"The average person in the U.S. is around $96,400 in debt. Now, if Americans would be charged by their hometowns and cities for the debt they have taken on in the name of their residents, a fairly big sum would be added to that tally.
According to a new report by think tank Truth in Accounting, 50 out of the 75 largest cities in the country are currently running a deficit—in some cases a major one. If New York City, for instance, would divide the money amiss in its FY2021 budget among all of its taxpayers, this would add the hefty sum of $56,900 to each New Yorker’s debt.
New York City has the biggest deficit out of the 75 most populous cities in the U.S., put at a whopping $171.5 billion in 2021 by the organization. However, when comparing with an earlier report citing 2017 numbers, the city’s debt has gone down by around 11%. In contrast, the rest of the top 5 municipal debtors in the U.S. have piled on rather than shed liabilities in the past four years.
This phenomenon is most visible in New Orleans, where municipal debt per taxpayer increased by almost a third since 2017 and now stands at $22,700. The city rose from being the 10th most in debt to the 5th most in debt during this time frame. Portland meanwhile climbed from rank 8 into rank 4.
Where are the employee pensions?
A major point that Truth in Accounting is pointing out in its reports is how excessive municipal debt can endanger city workers’ pensions and similar benefits. In the case of New Orleans, the report states that only 55 cents for every dollar of pledged pension benefits had been put away. In Portland, this number stood even lower at only 44 cents to the dollar.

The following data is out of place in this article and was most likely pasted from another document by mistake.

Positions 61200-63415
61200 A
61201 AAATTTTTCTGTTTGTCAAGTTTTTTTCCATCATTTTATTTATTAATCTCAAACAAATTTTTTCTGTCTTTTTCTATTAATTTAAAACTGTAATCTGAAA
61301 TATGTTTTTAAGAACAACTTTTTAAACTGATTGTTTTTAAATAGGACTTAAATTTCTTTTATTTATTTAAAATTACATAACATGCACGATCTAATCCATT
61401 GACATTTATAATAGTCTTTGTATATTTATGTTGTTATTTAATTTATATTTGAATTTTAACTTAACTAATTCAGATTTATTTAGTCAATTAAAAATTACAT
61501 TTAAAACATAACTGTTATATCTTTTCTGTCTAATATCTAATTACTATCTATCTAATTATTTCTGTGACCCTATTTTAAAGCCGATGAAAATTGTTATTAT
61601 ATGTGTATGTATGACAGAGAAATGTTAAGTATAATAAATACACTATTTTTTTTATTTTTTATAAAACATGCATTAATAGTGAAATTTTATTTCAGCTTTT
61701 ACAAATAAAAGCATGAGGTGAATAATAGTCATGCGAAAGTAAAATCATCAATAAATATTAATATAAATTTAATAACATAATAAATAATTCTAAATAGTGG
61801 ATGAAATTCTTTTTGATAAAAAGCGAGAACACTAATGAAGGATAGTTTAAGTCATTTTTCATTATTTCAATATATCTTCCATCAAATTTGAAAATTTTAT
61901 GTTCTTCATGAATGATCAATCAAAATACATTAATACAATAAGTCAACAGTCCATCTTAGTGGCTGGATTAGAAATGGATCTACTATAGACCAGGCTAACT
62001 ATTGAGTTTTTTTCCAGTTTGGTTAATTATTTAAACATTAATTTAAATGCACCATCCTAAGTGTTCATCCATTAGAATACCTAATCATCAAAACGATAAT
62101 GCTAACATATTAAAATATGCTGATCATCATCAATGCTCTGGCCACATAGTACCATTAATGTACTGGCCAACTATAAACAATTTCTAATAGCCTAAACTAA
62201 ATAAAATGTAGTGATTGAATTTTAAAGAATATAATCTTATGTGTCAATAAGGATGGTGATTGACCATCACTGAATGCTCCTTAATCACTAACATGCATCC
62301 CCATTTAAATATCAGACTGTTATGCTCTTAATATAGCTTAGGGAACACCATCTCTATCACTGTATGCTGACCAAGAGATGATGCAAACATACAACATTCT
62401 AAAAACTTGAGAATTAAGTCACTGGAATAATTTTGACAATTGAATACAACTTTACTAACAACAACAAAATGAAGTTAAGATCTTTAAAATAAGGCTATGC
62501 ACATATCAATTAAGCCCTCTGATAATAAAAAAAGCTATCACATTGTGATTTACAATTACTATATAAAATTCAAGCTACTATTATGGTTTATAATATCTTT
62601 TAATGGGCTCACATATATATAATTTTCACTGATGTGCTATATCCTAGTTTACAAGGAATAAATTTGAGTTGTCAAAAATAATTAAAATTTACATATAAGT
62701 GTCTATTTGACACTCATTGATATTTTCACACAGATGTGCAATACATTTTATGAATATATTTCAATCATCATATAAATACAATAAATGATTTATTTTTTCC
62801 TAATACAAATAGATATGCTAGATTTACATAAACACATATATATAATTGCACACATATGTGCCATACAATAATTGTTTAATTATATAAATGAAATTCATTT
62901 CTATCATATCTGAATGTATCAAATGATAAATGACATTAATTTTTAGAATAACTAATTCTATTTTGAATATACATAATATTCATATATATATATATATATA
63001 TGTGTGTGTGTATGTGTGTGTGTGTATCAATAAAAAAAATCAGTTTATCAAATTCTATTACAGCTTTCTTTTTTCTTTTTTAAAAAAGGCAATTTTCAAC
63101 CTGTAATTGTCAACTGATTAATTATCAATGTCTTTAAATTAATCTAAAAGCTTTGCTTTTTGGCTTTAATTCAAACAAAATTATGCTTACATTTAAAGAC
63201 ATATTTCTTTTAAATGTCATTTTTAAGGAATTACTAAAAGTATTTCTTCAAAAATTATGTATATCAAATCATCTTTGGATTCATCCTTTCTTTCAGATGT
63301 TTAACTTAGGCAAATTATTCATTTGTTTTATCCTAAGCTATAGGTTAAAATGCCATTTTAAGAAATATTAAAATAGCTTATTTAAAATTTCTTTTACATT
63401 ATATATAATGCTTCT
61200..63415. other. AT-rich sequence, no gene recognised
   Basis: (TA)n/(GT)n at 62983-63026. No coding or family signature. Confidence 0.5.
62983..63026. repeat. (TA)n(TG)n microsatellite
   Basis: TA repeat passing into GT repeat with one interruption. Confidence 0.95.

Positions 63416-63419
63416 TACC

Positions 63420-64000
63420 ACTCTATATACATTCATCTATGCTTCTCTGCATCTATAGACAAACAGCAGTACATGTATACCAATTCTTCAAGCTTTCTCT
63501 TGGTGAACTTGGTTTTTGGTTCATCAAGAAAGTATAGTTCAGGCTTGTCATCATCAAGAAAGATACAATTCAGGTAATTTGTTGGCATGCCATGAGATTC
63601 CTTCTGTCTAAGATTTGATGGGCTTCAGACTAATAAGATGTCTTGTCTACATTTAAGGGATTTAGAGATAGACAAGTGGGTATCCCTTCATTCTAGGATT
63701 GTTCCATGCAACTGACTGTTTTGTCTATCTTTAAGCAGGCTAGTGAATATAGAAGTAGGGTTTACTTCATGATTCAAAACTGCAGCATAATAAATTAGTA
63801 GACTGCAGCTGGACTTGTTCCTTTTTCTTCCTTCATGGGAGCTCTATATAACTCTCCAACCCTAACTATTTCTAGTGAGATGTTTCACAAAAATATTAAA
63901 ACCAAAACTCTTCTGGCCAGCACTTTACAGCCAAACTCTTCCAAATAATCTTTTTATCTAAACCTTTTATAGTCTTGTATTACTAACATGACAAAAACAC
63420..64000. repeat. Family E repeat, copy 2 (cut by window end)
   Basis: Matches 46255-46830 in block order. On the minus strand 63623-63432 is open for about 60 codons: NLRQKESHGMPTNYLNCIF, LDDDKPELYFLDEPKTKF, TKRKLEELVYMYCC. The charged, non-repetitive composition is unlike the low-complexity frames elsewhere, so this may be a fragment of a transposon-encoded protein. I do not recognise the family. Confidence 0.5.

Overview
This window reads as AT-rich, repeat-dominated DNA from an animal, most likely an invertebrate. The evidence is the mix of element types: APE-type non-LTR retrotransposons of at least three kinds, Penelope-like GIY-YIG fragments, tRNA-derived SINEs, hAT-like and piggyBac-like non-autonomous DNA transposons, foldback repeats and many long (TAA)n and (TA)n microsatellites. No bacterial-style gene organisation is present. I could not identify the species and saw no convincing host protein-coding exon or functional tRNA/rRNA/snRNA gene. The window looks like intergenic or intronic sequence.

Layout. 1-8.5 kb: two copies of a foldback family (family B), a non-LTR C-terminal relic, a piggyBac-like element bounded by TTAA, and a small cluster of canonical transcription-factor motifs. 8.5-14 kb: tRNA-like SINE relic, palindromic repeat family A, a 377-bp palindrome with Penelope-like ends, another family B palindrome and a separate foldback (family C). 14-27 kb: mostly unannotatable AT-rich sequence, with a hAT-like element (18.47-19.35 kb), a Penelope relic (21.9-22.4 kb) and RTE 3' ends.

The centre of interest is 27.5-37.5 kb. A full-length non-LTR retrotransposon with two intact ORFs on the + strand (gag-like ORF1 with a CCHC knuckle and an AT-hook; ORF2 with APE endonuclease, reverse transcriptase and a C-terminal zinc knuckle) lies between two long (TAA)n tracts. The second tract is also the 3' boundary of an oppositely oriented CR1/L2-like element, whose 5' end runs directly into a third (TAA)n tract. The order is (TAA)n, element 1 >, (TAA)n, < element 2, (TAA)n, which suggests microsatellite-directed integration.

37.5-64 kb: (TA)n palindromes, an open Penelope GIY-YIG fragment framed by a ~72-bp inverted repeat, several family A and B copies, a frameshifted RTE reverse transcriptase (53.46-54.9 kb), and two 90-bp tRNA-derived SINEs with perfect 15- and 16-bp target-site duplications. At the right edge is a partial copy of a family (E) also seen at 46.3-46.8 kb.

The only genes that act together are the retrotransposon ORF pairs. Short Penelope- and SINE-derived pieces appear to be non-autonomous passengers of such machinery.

Despite being obligated to pay employees’ pension and retiree health care benefits when these come up, many cities decide to put off building these funds and even omit the respective items from city balance sheets. Balancing a budget by only listing payments going out or coming in during a specific fiscal year is another insufficient technique applied by cities, according to the report, as it fails to account for obligations a city might incur and would have to start putting money aside for in that year. Pension funds are often invested in the stock market, adding potential for solid returns but also risk—as the market situation in 2022 has shown.
On the other side of the ranking are Washington D.C., San Francisco and Irvine, Calif. All cities made a sizable surplus in FY2021 in part due to favorable market conditions—an instance that will have helped them still balance their budgets in the downturn year of 2022."
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